The German’s 6-7 (5-7) 6-3 7-6 (7-4) win sets her up well for the Grand Slam starting in a week’s time and also prevented the Czech from taking over her place in the world’s top ten.
Pliskova has served 320 aces, more than any other woman this year, including 11 more here, but Kerber’s movement, tenacity, flat counter-hitting, and competitive nous managed to frustrate her dangerously improving 23-year-old opponent.
To achieve it she had to come from a set and a break of serve down in the second set, and then from 5-6 down in the decider plus the disappointment of losing a 5-3 lead, in a match which was intriguingly unpredictable.
“It was an amazing match, and for a final it was perfect,” Kerber said. “It sounds good to have my name on the trophy next to Billy-Jean King and Martina Navratilova, and I am proud of what I have achieved this week.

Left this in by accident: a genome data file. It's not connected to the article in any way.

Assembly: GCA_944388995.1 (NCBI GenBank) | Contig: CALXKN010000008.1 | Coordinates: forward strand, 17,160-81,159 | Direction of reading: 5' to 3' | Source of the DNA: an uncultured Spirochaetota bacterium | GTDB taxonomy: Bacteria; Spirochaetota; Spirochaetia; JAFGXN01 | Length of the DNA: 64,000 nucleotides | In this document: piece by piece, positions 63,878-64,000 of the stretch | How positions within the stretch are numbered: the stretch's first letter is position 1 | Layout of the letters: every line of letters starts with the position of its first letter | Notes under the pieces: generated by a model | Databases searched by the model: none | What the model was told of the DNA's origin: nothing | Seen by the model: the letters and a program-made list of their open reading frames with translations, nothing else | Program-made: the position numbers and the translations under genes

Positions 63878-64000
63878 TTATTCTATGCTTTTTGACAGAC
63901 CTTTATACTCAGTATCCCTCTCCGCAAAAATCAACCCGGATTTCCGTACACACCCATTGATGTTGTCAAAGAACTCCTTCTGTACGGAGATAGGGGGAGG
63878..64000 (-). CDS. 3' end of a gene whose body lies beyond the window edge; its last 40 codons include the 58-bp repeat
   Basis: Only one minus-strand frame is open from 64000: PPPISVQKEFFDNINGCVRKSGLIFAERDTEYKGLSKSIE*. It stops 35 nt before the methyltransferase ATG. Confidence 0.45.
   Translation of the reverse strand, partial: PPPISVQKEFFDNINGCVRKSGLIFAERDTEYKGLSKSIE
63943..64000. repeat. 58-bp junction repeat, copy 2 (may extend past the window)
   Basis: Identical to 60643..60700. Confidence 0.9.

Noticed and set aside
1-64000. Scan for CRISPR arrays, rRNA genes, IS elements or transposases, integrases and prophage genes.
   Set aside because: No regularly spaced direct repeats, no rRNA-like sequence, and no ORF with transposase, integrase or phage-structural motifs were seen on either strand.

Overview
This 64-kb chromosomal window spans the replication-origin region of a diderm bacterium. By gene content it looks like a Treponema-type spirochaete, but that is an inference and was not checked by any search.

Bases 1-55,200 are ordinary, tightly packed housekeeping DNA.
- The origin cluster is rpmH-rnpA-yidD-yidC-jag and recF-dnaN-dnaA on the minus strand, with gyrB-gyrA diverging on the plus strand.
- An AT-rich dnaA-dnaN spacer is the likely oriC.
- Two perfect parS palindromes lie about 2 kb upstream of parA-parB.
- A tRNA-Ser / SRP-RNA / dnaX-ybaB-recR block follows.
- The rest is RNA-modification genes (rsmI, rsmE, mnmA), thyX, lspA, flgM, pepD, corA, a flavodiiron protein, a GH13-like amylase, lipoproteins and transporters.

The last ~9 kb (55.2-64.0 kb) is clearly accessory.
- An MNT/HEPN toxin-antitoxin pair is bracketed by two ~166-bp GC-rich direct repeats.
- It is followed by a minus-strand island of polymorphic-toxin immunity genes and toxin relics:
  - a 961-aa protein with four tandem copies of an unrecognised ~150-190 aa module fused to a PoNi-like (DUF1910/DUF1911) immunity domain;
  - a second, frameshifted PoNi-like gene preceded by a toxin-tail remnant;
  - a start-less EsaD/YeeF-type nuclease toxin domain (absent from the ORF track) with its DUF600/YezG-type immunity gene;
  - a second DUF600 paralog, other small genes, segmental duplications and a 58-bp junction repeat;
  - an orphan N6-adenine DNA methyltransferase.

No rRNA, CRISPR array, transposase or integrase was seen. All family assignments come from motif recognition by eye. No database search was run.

“I just tried to fight point by point and being able to win this will give me great confidence in my preparation (for Wimbedon).”
There were moments though when it seemed the six-foot one-inch Pliskova might dominate the match with her steep serving and fierce straight driving down both lines, but Kerber nervelessly held out to to win a tense deciding set tie-break.
“I did everything I could,” said Pliskova, who is playing well enough soon to break into the top ten anyway. “So I am not really disappointed to play a match like this in a final.
“I had the feeling Angelique was everywhere, and every lefty is tough on grass. She moves so well and plays flat shots which is important on this surface. I will go away happy.”
Kerber will go away clutching the Maud Watson trophy – the prize which was presented to the first Wimbledon winner back in 1884. She will hope that it is an omen.